A mystical musical prayer introduced by Hasidism.
Types of Nigunim
Later Hasidic rebbes continued to ascribe both mystical, magical power to nigunim and extolled the more basic, if no less powerful, effects of music on human psychology. Over time, different kinds of nigunim developed amongst various Hasidic communities and in the larger East European Jewish world. There are many different kinds of nigunim, associated with Talmud study, prayers, and other aspects of traditional Jewish life. Roughly speaking, however, the three main kinds of Hasidic nigunim are deveykut nigunim, dance tunes, and tish nigunim:
1) Deveykut (dveykes) nigunim are usually slow-tempo melodies in free rhythm (non-metric) or changing meter, with a reflective mood. Their name derives from the biblical passage in Deuteronomy 13:4 ("And cleave unto Him") that refers to the individual's attempt to commune with God. They are usually performed by individuals.
2) Dance tunes are simpler, faster, and more rhythmic (and metrical) designed to be sung by a group during dancing. They are usually performed in unison (without harmony).
3) Tish nigunim or "table" tunes are slower and more complex, often sung at Sabbath or holiday meals or in the presence of a Hasidic rebbe.
Origins and Sources
Where do the melodies of Hasidic nigunim come from? While many tunes are ascribed to specific musicians or famous rebbes, other were adopted from a diverse array of sources, including traditional Jewish prayer, modes to Cossack dances, Polish military marches, East European folk songs, Near Eastern dance tunes, and even Central European waltzes. The use of secular or non-Jewish melodies for nigunim was not considered a problem for Hasidim. On the contrary, Hasidic thought contains a notion of tikkun (literally, "fixing"), whereby non-Jewish or secular melodies can be spiritually redeemed and restored to their religious state by being sung as nigunim, either with new religious lyrics or without words altogether.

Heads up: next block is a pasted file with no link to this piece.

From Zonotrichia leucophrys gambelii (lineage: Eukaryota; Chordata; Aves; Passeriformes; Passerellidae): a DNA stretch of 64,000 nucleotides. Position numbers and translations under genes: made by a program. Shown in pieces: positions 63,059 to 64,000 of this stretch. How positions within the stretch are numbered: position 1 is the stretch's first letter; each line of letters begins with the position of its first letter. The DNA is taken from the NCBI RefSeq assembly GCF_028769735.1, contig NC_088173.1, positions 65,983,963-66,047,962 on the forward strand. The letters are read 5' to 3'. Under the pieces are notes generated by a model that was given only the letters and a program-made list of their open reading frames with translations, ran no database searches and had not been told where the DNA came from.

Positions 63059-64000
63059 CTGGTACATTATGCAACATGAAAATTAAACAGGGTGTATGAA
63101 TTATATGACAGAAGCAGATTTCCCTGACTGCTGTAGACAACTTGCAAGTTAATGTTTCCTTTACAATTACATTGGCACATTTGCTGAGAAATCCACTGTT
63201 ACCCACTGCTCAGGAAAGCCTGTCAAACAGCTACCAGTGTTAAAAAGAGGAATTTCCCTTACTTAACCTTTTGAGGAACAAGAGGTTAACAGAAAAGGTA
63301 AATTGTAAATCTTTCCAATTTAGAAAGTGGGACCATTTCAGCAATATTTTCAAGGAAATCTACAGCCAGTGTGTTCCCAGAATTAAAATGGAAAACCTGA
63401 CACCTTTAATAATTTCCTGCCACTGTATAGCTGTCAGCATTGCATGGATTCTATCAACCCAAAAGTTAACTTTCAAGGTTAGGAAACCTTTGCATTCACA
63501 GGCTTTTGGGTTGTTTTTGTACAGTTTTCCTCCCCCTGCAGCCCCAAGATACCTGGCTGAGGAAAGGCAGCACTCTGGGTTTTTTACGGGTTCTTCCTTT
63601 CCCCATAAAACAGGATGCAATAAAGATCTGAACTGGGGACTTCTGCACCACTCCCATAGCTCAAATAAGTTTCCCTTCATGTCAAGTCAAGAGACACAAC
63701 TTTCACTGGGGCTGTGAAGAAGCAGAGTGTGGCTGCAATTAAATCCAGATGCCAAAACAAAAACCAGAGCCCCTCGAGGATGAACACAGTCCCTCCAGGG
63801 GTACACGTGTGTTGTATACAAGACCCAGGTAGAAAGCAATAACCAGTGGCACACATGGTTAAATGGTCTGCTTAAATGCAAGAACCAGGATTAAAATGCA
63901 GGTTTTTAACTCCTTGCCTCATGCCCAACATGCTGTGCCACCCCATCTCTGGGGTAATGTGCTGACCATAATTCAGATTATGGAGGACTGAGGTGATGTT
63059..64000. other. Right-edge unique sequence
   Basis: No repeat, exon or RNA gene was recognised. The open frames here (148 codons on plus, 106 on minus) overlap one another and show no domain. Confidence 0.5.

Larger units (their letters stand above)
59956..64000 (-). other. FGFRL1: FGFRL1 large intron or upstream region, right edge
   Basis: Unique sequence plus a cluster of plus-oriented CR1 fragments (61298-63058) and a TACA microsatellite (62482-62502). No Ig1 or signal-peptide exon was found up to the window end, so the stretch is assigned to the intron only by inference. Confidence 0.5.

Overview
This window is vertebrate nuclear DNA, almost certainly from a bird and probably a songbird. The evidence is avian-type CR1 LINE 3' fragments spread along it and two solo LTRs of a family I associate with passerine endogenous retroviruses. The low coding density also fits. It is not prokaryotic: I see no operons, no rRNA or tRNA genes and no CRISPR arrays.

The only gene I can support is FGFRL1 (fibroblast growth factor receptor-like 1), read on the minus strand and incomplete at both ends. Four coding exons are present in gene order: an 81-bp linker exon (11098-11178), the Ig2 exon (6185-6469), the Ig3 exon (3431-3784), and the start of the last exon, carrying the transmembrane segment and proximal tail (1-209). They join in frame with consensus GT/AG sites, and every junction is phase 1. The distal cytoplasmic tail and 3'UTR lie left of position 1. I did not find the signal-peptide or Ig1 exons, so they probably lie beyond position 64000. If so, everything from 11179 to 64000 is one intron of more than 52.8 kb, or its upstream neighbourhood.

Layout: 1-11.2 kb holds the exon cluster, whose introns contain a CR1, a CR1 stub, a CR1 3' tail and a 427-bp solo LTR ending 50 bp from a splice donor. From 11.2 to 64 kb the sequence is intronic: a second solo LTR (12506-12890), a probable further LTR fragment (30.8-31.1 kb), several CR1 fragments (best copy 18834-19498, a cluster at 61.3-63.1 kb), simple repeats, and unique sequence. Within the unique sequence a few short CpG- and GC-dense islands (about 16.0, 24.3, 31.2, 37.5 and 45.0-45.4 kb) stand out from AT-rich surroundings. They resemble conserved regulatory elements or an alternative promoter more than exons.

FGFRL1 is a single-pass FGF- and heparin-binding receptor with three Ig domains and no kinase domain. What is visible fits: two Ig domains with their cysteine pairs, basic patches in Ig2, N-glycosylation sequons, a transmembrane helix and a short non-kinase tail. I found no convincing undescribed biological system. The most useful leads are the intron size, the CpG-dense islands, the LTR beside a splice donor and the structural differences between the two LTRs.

A famous example of this tikkun is the Hungarian nigun, "Gules, gules" (click here to listen) According to tradition, the Kalever Tsadik, Isaac Eizik (Toib) of Kalev (1744-1821), was once walking in the Ukrainian forest when he heard a pastoral shepherd singing a love song in Ukrainian. The Hasid was captivated by the song, whose lyrics spoke of the shepherd's longing for his love, separated from him by the vast forest. The Hasidic rebbe took the song and translated the lyrics into Yiddish, replacing the lyrics' description of secular love with a description of his soul's longing for the shekhina, the mystical divine presence (of God). He then asked the shepherd to sing the song, but the young man found he had forgotten it. Whereupon the Hasid exclaimed, ""I have purified the nigun and returned it to its holy sources!"
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